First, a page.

After 1841 American immigrants increasingly dispossessed San José Californios of their property, killed their cattle for food, and stole their horses running loose on the pueblo's communal lands. Incoming settlers acted in the name of acquiring private property to establish a more familiar community of independent white farmers. Mexicans in the Valley reacted to these attacks with great anger. Longtime resident Secundino Robles attributed Californio participation in the War of 1846 to this "scandalous stealing of property," and Charles White, the first American alcalde of San José, blamed "runaway sailors [and] volunteers from the [U.S.] army" for the violence and criminal plunderings in the area. To further complicate the situation, native raiders--prompted to steal Californio horses by white trappers who had arrived in the state--also increased their attacks on Valley ranchos during the mid-1840s. Ethnic Mexicans now felt threatened by both Indians and white settlers, and new rounds of violence soon altered the lives of local Californios forever.46

Alta Californians learned that the United States and Mexico were at war in July 1846, but by that time white settlers, the so-called Bear-Flaggers, under the command of U.S. Army officer John C. Frémont had already declared the region independent from Mexico. Fighting raged between Californios and U.S. forces in Southern California, and while many San Joseans remained unsure about whether to fight on behalf of Mexico, white Americans almost unanimously rallied behind their country's providential mission to expand west to the Pacific Coast. Their sense of national and racial affiliation proved a powerful force. In January 1847 Californios agreed to lay down their arms in return for a guarantee that they would enjoy the rights of U.S. citizens. War sealed the political fate of San José and all California residents, and the conflict's conclusion in 1848 led Mexico to cede half of its territory to the United States, including the coveted settlements of the San Francisco Bay Area.47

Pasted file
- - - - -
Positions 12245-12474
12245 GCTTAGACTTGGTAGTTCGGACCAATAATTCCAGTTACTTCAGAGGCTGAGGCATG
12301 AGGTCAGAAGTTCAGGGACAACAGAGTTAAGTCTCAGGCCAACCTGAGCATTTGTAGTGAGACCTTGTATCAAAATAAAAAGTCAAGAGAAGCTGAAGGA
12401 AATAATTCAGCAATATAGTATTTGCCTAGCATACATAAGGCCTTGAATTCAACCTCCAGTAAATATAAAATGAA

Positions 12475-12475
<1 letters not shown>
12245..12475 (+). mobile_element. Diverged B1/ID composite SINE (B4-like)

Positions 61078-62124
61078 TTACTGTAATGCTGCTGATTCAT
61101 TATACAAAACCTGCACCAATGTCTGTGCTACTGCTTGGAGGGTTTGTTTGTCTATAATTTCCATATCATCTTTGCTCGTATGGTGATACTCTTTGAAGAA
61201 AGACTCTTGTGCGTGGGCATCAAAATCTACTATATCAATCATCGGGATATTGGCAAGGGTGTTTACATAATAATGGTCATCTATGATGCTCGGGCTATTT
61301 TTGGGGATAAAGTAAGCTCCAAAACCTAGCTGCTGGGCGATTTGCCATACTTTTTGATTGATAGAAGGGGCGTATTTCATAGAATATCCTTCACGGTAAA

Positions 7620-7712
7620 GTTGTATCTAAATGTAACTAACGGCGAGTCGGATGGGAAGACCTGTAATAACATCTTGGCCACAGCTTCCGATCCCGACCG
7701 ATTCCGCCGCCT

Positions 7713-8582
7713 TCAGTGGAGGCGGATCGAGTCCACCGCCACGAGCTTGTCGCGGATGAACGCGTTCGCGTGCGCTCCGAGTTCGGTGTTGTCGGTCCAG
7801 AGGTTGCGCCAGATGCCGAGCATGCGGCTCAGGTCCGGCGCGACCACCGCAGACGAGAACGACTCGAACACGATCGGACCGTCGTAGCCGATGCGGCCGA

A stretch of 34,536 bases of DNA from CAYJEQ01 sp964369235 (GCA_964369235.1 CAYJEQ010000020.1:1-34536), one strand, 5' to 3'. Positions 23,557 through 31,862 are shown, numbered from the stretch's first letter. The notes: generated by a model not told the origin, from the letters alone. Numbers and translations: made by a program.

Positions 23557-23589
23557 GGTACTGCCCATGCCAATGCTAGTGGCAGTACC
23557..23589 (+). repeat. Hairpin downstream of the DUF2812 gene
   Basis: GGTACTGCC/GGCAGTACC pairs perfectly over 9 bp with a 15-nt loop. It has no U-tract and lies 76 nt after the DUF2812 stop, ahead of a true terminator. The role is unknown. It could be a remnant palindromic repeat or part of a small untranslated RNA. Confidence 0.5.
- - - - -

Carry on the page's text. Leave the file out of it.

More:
Longtime Mexican residents could only speculate about their futures under U.S. rule. As they soon discovered, American settlers would revolutionize patterns of residency and attendant meanings of race, ultimately creating such a violent society in the San José region that the very existence of conquered Californios and Indians would be threatened. In the short sixty years since Placido, Anecelto, and Antonio had accused Father Tomás de la Peña of murder, colonial settlements and work regimes in this Northern California valley had become firmly established, local missionaries and pobladores had made violence a constant threat, and dissidents like Yóscolo had suffered death at the hands of Spaniards and converted neophytes. With the coming of American rule in 1848, discerning Californios and Indians must have seen the shadow of the devil standing behind their new white neighbors.

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File created: 8/7/2007